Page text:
Does special assessment of older people getting surgery improve their recovery after surgery?

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Does special assessment of older people getting surgery improve their recovery after surgery?

Eamer G, Taheri A, Chen SS, Daviduck Q, Chambers T, Shi X, Khadaroo RG

What is the aim of this review?

Our aim was to find out whether an assessment, called comprehensive geriatric assessment (CGA), of people who are aged 65 years and over improves how well they do after surgery. CGA involves several healthcare professionals and addresses the medical illness, physical decline and social factors that slow recovery.

Key messages

We found that older people with hip fracture who received CGA were less likely to die and more likely to return home. There were not enough high quality studies in other patient groups to determine if CGA is useful for them.

What was studied in the review?

The world’s population is getting older; more and more people are now over the age of 65 years and are at increased risk of complications after surgery, which include infection, heart attacks and even death. CGA is known to lower complications in hospitalized older people, but no reviews looked specifically into older people who have had surgery. We conducted this review to address that gap. We compared people who received CGA either before (2 studies) or after surgery (6 studies) to people who received traditional postoperative care from their surgeon.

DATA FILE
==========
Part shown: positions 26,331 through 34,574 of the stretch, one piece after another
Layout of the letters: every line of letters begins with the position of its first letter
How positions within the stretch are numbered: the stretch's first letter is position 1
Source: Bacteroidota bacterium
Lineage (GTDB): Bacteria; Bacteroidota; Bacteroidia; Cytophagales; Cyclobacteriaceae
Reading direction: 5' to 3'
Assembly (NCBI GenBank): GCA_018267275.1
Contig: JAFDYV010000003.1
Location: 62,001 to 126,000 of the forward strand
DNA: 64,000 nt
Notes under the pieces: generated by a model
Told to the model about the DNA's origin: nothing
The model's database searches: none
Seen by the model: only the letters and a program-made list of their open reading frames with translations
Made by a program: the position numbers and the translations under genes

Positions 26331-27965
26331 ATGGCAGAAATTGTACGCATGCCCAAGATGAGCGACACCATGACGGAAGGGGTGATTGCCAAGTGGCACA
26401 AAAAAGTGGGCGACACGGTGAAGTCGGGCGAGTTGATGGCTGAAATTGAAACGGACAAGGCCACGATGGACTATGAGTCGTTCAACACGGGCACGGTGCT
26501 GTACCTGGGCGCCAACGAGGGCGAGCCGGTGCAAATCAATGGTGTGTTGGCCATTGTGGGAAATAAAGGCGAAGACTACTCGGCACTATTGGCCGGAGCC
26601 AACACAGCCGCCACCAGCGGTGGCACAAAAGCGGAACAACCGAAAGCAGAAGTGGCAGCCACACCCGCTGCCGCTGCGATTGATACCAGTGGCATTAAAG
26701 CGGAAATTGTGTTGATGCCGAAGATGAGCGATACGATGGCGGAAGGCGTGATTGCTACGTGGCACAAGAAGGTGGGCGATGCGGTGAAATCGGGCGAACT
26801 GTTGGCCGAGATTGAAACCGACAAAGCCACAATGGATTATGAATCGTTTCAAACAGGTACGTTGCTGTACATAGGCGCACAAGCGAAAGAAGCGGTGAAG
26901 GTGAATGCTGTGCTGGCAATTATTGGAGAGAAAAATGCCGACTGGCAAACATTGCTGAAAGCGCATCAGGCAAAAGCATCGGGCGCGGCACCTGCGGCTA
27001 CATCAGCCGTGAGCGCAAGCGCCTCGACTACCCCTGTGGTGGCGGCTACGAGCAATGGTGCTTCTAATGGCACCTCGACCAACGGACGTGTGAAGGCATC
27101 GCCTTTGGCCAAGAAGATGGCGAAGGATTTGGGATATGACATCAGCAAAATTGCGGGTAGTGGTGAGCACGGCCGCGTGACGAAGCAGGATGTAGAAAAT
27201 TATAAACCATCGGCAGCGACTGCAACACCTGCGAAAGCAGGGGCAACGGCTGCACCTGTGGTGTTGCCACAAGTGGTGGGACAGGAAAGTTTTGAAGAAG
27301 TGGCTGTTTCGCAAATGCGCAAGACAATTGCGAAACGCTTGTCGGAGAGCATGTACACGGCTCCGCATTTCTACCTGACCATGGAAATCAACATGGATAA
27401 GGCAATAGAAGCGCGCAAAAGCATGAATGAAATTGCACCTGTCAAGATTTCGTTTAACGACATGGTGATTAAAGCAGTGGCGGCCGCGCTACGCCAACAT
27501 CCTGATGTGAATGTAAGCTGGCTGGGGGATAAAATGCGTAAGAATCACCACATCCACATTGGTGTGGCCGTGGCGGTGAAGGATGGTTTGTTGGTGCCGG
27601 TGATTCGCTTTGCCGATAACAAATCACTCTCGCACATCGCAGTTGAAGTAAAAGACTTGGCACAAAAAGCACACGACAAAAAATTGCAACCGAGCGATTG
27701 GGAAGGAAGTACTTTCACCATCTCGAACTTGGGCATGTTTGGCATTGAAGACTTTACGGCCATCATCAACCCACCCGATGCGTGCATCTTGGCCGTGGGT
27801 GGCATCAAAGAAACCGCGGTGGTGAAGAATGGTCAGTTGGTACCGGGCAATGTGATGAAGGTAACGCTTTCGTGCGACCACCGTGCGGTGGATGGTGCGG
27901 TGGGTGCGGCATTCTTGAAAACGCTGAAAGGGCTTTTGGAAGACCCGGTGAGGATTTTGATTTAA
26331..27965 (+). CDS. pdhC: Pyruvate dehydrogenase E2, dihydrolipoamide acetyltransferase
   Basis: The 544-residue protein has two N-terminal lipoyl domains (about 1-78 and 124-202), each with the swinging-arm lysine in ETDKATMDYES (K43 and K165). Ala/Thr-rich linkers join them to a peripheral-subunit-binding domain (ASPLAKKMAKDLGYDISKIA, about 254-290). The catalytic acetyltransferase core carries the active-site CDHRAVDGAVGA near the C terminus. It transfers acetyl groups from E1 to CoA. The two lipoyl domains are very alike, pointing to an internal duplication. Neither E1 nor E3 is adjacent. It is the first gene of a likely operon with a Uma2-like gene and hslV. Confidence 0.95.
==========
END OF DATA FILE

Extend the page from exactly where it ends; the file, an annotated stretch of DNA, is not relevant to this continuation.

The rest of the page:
What are the main results of the review?

We included eight studies conducted in North America and Europe. Seven studies recruited people with broken hips (1583 participants) and one involved people who had cancers removed (260 participants).

We found that older people who received CGA probably have lower risk of dying, and that after discharge, were more likely to return to the same location they lived in before hospital admission. Older people who received the intervention probably stayed in hospital for fewer days, although we cannot be sure by how long, because results from studies varied too much. Both those who received the intervention, and those who did not, were re-admitted to hospital a similar number of times. It probably costs a bit less to provide care when older people receive CGA. As for complications after surgery, the results from the different studies varied a lot so we cannot be sure whether CGA causes more complications.

How up-to-date is this review?

We last searched for new studies on 13 January 2017.

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